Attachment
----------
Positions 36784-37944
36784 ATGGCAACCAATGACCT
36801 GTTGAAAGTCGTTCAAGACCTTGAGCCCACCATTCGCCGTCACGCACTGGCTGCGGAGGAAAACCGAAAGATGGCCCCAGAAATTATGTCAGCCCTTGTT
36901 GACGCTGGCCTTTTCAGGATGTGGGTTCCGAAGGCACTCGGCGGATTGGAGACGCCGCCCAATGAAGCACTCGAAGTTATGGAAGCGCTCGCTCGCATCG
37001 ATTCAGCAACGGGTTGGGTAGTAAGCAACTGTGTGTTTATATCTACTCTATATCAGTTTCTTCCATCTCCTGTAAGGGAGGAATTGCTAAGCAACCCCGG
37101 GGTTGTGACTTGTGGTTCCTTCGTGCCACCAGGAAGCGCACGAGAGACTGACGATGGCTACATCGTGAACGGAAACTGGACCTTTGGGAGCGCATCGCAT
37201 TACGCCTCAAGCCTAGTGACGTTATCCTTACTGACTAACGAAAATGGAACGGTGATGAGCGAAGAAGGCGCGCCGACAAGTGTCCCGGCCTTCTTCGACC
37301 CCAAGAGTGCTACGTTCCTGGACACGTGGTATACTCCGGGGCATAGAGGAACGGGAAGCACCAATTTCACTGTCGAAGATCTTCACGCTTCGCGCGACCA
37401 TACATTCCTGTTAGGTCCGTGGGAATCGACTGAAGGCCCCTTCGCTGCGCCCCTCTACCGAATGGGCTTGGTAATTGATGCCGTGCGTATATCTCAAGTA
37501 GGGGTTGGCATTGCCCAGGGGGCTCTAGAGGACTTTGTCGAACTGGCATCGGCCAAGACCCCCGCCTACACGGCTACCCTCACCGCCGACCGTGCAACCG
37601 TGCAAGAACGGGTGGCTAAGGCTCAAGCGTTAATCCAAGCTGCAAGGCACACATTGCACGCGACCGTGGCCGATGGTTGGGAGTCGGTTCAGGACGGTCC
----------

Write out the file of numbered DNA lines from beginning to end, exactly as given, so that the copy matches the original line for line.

Positions 36784-37944
36784 ATGGCAACCAATGACCT
36801 GTTGAAAGTCGTTCAAGACCTTGAGCCCACCATTCGCCGTCACGCACTGGCTGCGGAGGAAAACCGAAAGATGGCCCCAGAAATTATGTCAGCCCTTGTT
36901 GACGCTGGCCTTTTCAGGATGTGGGTTCCGAAGGCACTCGGCGGATTGGAGACGCCGCCCAATGAAGCACTCGAAGTTATGGAAGCGCTCGCTCGCATCG
37001 ATTCAGCAACGGGTTGGGTAGTAAGCAACTGTGTGTTTATATCTACTCTATATCAGTTTCTTCCATCTCCTGTAAGGGAGGAATTGCTAAGCAACCCCGG
37101 GGTTGTGACTTGTGGTTCCTTCGTGCCACCAGGAAGCGCACGAGAGACTGACGATGGCTACATCGTGAACGGAAACTGGACCTTTGGGAGCGCATCGCAT
37201 TACGCCTCAAGCCTAGTGACGTTATCCTTACTGACTAACGAAAATGGAACGGTGATGAGCGAAGAAGGCGCGCCGACAAGTGTCCCGGCCTTCTTCGACC
37301 CCAAGAGTGCTACGTTCCTGGACACGTGGTATACTCCGGGGCATAGAGGAACGGGAAGCACCAATTTCACTGTCGAAGATCTTCACGCTTCGCGCGACCA
37401 TACATTCCTGTTAGGTCCGTGGGAATCGACTGAAGGCCCCTTCGCTGCGCCCCTCTACCGAATGGGCTTGGTAATTGATGCCGTGCGTATATCTCAAGTA
37501 GGGGTTGGCATTGCCCAGGGGGCTCTAGAGGACTTTGTCGAACTGGCATCGGCCAAGACCCCCGCCTACACGGCTACCCTCACCGCCGACCGTGCAACCG
37601 TGCAAGAACGGGTGGCTAAGGCTCAAGCGTTAATCCAAGCTGCAAGGCACACATTGCACGCGACCGTGGCCGATGGTTGGGAGTCGGTTCAGGACGGTCC